I suppose if you were in the South Pacific you might be able to weave coconut husks together to make a string.

I have a very tiny “survival kit” (it fits in a compass pouch – about 3" square) in my Jeep. It has a piece of magnesium with a pice of hacksaw blade and a flint. Shave some magnesium off with the blade, then use the blade to light it using the flint. Another method of making a fire if you have a car is to use sparks from the battery. You can start a fire with a piece of steel wool and a 9v battery (the little square one like you may use in a radio). Just short the terminals with the steel wool and the metal will catch fire. I also carry a disposable lighter in the cubby.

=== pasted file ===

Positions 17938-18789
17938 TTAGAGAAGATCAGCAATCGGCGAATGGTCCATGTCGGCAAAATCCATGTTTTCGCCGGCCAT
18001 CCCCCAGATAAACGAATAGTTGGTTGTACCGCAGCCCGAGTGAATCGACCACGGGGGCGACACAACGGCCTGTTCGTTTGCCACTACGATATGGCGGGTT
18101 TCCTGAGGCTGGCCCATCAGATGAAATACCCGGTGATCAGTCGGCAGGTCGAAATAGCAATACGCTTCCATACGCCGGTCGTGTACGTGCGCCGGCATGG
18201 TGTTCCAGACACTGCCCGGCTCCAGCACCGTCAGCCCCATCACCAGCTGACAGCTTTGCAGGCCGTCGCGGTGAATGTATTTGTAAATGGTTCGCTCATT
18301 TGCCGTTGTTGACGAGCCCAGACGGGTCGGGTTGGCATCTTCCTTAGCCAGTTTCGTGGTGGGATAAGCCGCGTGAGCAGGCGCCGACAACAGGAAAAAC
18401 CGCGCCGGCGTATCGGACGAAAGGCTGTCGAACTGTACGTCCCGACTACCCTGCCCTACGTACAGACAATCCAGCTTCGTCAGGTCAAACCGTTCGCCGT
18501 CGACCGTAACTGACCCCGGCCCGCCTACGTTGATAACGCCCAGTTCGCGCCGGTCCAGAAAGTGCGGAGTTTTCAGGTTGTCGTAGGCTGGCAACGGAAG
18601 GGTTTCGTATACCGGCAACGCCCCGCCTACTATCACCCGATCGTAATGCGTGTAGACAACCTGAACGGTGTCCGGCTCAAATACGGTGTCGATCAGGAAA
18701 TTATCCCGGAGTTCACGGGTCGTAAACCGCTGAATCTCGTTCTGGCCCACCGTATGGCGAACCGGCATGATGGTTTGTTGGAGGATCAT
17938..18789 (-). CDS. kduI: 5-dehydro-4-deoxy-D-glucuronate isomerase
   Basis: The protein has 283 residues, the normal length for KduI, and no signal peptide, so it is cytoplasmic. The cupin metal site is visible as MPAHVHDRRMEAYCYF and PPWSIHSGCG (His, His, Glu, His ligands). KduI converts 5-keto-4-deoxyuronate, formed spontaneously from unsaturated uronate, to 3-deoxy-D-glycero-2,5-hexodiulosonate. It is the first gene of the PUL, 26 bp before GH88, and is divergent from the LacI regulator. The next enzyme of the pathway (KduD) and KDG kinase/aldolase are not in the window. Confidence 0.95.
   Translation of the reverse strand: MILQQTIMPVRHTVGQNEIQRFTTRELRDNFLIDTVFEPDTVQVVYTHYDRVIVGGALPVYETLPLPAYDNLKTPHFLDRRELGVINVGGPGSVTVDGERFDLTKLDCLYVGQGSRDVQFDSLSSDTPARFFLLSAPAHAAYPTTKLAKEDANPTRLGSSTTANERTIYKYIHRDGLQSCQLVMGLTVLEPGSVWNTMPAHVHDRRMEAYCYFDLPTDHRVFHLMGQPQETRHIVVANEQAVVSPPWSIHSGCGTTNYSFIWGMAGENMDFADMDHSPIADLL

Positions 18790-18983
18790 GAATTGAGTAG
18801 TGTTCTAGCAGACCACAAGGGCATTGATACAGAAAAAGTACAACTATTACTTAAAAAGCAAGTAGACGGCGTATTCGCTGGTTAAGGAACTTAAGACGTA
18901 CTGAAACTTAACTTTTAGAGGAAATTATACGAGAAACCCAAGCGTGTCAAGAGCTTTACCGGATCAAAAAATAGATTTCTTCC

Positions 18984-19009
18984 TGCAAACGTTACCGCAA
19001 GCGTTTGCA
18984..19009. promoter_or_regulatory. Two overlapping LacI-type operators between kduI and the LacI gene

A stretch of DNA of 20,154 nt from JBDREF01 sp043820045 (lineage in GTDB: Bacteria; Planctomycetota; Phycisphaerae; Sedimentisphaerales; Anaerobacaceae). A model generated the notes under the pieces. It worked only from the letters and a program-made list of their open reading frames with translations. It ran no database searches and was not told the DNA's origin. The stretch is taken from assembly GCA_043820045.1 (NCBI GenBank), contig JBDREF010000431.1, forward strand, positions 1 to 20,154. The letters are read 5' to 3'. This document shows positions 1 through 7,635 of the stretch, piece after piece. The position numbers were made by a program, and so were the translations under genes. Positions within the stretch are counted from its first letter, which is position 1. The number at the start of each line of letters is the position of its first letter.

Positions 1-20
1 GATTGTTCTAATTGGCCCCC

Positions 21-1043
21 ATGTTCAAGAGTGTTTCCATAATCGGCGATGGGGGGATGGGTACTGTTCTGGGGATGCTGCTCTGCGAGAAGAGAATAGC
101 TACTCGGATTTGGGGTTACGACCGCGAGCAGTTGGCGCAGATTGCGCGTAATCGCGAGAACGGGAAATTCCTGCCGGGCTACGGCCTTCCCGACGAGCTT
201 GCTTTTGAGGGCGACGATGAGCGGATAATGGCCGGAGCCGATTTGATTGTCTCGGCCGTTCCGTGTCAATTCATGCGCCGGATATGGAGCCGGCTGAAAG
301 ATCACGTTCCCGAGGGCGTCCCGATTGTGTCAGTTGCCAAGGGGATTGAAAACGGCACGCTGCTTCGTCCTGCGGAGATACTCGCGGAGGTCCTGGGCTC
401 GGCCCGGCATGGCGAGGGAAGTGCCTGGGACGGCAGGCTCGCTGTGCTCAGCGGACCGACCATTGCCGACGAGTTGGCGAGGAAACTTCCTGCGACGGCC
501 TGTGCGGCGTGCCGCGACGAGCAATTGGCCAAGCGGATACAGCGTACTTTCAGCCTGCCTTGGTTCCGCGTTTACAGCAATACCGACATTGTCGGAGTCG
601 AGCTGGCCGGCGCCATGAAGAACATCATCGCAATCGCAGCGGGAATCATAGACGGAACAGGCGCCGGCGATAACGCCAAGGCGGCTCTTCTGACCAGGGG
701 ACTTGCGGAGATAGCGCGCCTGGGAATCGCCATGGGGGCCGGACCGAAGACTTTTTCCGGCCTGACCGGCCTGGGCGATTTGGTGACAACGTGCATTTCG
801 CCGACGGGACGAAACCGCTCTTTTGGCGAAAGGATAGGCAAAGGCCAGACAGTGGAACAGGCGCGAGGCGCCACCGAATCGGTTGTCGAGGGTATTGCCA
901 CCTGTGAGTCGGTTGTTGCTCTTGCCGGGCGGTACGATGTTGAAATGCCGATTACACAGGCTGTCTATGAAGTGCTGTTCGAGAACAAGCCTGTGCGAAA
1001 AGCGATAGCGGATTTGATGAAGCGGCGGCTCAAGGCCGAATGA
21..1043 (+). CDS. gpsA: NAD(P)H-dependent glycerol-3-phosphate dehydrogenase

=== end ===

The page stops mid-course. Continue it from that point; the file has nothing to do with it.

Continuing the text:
Fire needs three things: Heat, oxygen and fuel. You can make the heat with friction from your sticks. Oxygen can be provided by fanning or gently blowing. Fuel should be right there, ready to use in an instant. Use extremely fine tinder at first. Fine tinder has the fuel and oxygen in close proximity. (For example, liquid gasoline in your engine is thoroughly mixed with air in your engine to make it burn. Also see the example of the steel wool.) Once the tinder is going, add a slightly larger combustible. Then a larger fuel, until you have a fire.

The trick is to get enough heat to start the tinder burning. The fire drill is the best primitive way, but as has been noted it takes practice. I like the idea of having many bows.